Monday, July 26, 2010

The Aztecs Are US - Called Out by China - Trading in Death: Rapacious Bankers Are Making Enormous Fortunes (Still) & "No!" To Oligarchy

Not really a surprise to hear is it? My guess (as a history student of long standing) used to be that the end of civilizations must have crept up on those poor, overwhelmed people, who had become used to the abuses of their leadership so thoroughly that they never saw it coming until they heard the conquistadores at the door. And then they opened it hopefully. Still doing as they had been carefully instructed. I wonder sometimes, when I get down pretty low, if the last 30 years (since that horrendous "Morning In America" moment for the lower classes came to pass (when they/we began to lose everything)) hasn't compressed the U.S.'s time sufficiently. What took hundreds of years for the Romans and a century for the British, among others, is here present day. Surprise! After all, you gotta admit that China will have no problem collecting as it exposes the truth about what it's owed by those who sold US out. Get ready to read this kind of headline every few days from now on. China Calls Our Bluff: The US is Insolvent and Faces Bankruptcy as a Pure Debtor Nation

America's biggest creditor - China - has called our bluff. As the Financial Times notes, the head of China's biggest credit rating agency has said America is insolvent and that U.S. credit ratings are a joke:

The head of China’s largest credit rating agency has slammed his western counterparts for causing the global financial crisis and said that as the world’s largest creditor nation China should have a bigger say in how governments and their debt are rated.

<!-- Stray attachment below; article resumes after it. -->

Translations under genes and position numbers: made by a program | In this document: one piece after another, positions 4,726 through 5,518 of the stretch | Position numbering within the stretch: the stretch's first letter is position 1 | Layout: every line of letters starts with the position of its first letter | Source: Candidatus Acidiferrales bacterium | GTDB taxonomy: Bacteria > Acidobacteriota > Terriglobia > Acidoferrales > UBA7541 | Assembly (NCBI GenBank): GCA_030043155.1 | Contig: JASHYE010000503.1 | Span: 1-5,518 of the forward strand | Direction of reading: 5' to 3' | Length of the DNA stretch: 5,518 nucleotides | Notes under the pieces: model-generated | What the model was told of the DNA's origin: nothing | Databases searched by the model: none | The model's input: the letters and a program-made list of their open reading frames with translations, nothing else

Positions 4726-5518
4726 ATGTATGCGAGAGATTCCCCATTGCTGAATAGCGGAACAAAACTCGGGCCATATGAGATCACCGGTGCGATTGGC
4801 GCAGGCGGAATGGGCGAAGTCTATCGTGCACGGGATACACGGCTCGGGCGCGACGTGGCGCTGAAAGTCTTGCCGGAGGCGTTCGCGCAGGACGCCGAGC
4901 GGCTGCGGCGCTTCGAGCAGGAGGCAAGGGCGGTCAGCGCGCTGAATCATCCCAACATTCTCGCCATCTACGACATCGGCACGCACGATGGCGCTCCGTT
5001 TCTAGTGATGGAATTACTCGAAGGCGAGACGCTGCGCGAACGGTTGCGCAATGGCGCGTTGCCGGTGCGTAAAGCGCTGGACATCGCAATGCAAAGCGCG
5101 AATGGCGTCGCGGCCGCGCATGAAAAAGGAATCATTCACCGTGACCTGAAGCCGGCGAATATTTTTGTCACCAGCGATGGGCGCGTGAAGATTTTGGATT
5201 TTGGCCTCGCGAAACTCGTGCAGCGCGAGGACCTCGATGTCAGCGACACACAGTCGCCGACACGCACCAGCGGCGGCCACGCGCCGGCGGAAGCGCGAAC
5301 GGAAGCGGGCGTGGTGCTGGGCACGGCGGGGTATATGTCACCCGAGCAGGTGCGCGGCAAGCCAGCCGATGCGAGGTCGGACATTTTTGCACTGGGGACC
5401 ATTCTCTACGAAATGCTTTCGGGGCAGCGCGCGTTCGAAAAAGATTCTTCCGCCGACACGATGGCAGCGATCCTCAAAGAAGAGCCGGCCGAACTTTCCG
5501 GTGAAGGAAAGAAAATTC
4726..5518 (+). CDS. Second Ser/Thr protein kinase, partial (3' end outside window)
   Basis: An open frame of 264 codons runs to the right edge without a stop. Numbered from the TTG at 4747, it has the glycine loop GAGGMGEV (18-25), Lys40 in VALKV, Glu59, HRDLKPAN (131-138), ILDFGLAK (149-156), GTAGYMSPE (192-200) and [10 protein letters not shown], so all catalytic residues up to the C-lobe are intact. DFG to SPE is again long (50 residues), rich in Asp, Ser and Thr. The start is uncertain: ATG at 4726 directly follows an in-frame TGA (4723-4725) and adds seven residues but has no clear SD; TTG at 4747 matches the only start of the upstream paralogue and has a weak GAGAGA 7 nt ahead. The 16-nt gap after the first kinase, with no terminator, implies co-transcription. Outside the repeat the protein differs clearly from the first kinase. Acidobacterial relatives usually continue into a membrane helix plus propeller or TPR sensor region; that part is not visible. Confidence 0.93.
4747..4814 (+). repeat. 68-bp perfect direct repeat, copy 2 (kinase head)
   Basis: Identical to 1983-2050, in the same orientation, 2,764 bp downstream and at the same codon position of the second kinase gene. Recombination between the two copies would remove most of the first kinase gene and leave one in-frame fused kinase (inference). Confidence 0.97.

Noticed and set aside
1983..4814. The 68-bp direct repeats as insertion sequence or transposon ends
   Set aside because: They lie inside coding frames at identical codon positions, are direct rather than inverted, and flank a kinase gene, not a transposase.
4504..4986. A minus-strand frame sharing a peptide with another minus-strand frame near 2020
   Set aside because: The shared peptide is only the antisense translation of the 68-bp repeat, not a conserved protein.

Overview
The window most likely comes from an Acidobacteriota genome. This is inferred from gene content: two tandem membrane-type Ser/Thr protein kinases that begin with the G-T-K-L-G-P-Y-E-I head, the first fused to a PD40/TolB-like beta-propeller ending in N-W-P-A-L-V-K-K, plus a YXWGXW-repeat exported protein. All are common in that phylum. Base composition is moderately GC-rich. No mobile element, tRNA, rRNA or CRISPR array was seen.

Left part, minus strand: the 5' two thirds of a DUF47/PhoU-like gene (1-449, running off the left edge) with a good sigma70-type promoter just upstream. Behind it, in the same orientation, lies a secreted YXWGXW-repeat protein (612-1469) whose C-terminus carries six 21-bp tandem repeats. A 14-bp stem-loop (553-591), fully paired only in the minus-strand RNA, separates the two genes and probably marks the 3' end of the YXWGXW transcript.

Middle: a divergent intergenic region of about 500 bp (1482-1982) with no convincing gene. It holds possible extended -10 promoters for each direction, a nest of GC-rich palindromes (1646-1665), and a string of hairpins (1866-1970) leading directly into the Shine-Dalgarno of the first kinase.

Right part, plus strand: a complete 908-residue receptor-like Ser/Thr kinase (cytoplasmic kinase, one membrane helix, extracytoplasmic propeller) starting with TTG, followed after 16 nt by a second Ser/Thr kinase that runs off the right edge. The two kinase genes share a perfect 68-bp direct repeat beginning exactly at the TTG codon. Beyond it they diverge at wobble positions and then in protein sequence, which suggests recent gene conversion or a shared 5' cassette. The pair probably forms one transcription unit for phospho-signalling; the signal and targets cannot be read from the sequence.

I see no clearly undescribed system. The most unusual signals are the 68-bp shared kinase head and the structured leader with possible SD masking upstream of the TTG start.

“The western rating agencies are politicised and highly ideological and they do not adhere to objective standards,” Guan Jianzhong, chairman of Dagong Global Credit Rating, told the Financial Times in an interview.

It's just the start, friends. And it will get much worse. Feeling some sympathy with those poor Aztecs yet?

Mark Crispin Miller documents what we have in store for the nasty upcoming ending, and how the Dems just weren't organized enough to even give the 'thugs a run for their money (emphasis marks added - Ed.):

On Wednesday morning, Politico reported that American Crossroads GPS, the organization formed by operatives Karl Rove and Ed Gillespie, hauled in an impressive $5.1 million in June. A separate legal entity from its parent shop, American Crossroads (a distinction that allows it to hide the names of its donors), GPS was poised to use that money for the ostensible purpose of wreaking havoc on behalf of Republican candidates.